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Year : 2020  |  Volume : 9  |  Issue : 3  |  Page : 111-115

Trend of mortality rate due to drowning in Iran (2013–2018)

1 Department of Epidemiology, School of Public Health, Hamadan University of Medical Sciences, Hamadan, Iran
2 Legal Medicine Research Center, Legal Medicine Organization, Tehran, Iran
3 Department of Epidemiology, Safety Promotion and Injury Prevention Research Center, School of Public Health and Safety, Shahid Beheshti University of Medical Sciences, Tehran, Iran

Correspondence Address:
Dr. Seyed Saeed Hashemi Nazari
Dr. Seyed Saeed Hashemi Nazari, Safety Promotion and Injury Prevention Research Center, Department of Epidemiology, School of Public Health and Safety, Shahid Beheshti University of Medical Sciences, Tehran
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Source of Support: None, Conflict of Interest: None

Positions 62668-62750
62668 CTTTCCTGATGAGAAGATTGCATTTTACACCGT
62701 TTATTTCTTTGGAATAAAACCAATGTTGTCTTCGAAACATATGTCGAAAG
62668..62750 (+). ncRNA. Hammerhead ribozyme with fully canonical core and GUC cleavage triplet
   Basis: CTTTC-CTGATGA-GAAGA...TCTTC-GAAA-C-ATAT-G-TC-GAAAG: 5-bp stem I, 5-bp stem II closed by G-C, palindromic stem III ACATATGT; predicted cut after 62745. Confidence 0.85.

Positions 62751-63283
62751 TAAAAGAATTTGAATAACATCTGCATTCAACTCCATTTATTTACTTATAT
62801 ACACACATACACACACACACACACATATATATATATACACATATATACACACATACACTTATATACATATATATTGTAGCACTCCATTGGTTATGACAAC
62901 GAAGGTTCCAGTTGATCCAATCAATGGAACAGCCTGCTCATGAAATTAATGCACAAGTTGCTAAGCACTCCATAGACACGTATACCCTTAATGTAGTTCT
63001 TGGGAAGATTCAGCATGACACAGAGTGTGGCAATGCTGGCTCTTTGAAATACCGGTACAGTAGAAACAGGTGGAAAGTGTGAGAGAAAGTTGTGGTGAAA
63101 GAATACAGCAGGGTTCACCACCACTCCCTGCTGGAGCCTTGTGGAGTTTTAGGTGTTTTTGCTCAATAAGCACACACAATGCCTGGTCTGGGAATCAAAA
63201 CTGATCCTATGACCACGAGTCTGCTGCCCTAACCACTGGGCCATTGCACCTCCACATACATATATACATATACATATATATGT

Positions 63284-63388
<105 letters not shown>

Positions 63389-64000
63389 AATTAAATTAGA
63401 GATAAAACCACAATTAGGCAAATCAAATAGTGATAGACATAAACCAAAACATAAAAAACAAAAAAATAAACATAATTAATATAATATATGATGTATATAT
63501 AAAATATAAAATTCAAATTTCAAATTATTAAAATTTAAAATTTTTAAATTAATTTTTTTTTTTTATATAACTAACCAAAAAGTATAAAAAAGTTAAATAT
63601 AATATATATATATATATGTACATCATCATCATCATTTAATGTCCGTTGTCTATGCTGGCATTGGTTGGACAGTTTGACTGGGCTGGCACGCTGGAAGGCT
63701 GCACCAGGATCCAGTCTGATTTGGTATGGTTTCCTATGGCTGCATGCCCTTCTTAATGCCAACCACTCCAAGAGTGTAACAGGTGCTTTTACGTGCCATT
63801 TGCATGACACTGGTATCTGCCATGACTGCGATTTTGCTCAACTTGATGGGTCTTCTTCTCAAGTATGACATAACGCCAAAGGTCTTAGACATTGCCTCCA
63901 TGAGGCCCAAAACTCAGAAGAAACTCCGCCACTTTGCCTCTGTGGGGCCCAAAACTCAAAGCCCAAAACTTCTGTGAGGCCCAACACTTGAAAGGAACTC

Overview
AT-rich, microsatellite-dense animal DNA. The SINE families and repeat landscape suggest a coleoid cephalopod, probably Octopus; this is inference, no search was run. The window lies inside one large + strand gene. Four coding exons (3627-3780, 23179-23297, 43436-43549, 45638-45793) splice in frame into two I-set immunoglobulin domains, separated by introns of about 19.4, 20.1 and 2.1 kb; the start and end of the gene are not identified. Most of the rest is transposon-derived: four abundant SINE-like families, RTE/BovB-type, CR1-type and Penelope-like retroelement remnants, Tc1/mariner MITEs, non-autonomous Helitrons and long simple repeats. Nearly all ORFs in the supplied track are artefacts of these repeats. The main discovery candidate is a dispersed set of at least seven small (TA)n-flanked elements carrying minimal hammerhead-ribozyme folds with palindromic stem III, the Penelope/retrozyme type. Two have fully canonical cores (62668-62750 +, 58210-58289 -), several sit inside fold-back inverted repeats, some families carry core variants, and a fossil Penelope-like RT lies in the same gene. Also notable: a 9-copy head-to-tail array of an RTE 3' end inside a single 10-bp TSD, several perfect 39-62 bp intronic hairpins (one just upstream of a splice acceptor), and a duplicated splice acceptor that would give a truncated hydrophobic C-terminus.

DOI: 10.4103/atr.atr_110_19

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Background and Objectives: According to the World Health Organization, drowning is the 3rd leading cause of unintentional injury-related deaths worldwide, accounting for 360,000 annual deaths and 7% of all injury-related deaths. Low- and middle-income countries are the most affected, accounting for 90% of unintentional drowning deaths. This study aimed to calculate the rate of drowning mortality rate and to investigate its trend in Iran. Materials and Methods: Information on death due to drowning in Iran was extracted from Iranian Legal Medicine Organization. The crude mortality rate was calculated each year according to gender and province of the country. To examine the trend for different years, joinpoint regression was used. Results: From 2013 to 2018, a total of 5853 persons suffered from fatal drowning in Iran. The crude mortality rate in men was significantly higher than in women. The drowning mortality rate has decreased during the study period in both genders. The annual percent change in mortality rate was 3.2%. Conclusions: Although the death rate from drowning has declined in the country, targeted scale-up of known effective interventions such as swimmers supervision and basic survival skills are still needed for reducing mortality due to drowning, particularly in provinces with high mortality rates.

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